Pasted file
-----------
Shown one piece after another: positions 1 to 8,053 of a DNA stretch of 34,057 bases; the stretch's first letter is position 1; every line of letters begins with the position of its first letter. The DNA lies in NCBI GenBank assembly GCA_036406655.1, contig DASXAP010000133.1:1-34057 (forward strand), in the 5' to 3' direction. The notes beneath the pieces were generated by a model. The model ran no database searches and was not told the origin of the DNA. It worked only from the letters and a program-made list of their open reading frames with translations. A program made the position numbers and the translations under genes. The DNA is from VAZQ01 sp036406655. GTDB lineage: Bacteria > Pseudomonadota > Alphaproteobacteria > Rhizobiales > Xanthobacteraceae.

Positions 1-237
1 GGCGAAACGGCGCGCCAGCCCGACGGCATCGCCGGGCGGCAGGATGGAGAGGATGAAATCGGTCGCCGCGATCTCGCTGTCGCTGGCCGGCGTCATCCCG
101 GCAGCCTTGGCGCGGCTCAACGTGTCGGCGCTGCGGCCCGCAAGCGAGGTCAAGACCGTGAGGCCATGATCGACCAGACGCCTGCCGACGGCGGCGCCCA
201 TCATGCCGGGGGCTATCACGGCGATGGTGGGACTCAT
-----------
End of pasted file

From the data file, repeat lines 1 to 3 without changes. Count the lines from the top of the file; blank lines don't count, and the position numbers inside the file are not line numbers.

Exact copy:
Shown one piece after another: positions 1 to 8,053 of a DNA stretch of 34,057 bases; the stretch's first letter is position 1; every line of letters begins with the position of its first letter. The DNA lies in NCBI GenBank assembly GCA_036406655.1, contig DASXAP010000133.1:1-34057 (forward strand), in the 5' to 3' direction. The notes beneath the pieces were generated by a model. The model ran no database searches and was not told the origin of the DNA. It worked only from the letters and a program-made list of their open reading frames with translations. A program made the position numbers and the translations under genes. The DNA is from VAZQ01 sp036406655. GTDB lineage: Bacteria > Pseudomonadota > Alphaproteobacteria > Rhizobiales > Xanthobacteraceae.

Positions 1-237
1 GGCGAAACGGCGCGCCAGCCCGACGGCATCGCCGGGCGGCAGGATGGAGAGGATGAAATCGGTCGCCGCGATCTCGCTGTCGCTGGCCGGCGTCATCCCG